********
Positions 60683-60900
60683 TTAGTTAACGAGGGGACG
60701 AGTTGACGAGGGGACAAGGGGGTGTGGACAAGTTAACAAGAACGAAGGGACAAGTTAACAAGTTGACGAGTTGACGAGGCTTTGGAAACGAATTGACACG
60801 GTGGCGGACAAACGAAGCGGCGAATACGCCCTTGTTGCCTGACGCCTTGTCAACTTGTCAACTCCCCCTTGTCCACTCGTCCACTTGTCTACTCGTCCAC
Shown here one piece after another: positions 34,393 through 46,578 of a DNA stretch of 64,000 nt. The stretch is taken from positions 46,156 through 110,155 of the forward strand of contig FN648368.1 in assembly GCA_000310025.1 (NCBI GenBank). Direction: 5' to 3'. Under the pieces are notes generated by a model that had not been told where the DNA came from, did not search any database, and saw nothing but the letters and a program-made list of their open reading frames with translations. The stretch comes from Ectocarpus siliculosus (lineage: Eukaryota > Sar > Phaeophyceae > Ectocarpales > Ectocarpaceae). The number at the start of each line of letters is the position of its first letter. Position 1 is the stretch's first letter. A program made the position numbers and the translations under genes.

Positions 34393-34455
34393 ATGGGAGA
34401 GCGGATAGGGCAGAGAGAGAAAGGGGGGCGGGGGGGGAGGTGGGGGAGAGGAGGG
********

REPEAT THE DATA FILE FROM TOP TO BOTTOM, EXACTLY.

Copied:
Positions 60683-60900
60683 TTAGTTAACGAGGGGACG
60701 AGTTGACGAGGGGACAAGGGGGTGTGGACAAGTTAACAAGAACGAAGGGACAAGTTAACAAGTTGACGAGTTGACGAGGCTTTGGAAACGAATTGACACG
60801 GTGGCGGACAAACGAAGCGGCGAATACGCCCTTGTTGCCTGACGCCTTGTCAACTTGTCAACTCCCCCTTGTCCACTCGTCCACTTGTCTACTCGTCCAC
Shown here one piece after another: positions 34,393 through 46,578 of a DNA stretch of 64,000 nt. The stretch is taken from positions 46,156 through 110,155 of the forward strand of contig FN648368.1 in assembly GCA_000310025.1 (NCBI GenBank). Direction: 5' to 3'. Under the pieces are notes generated by a model that had not been told where the DNA came from, did not search any database, and saw nothing but the letters and a program-made list of their open reading frames with translations. The stretch comes from Ectocarpus siliculosus (lineage: Eukaryota > Sar > Phaeophyceae > Ectocarpales > Ectocarpaceae). The number at the start of each line of letters is the position of its first letter. Position 1 is the stretch's first letter. A program made the position numbers and the translations under genes.

Positions 34393-34455
34393 ATGGGAGA
34401 GCGGATAGGGCAGAGAGAGAAAGGGGGGCGGGGGGGGAGGTGGGGGAGAGGAGGG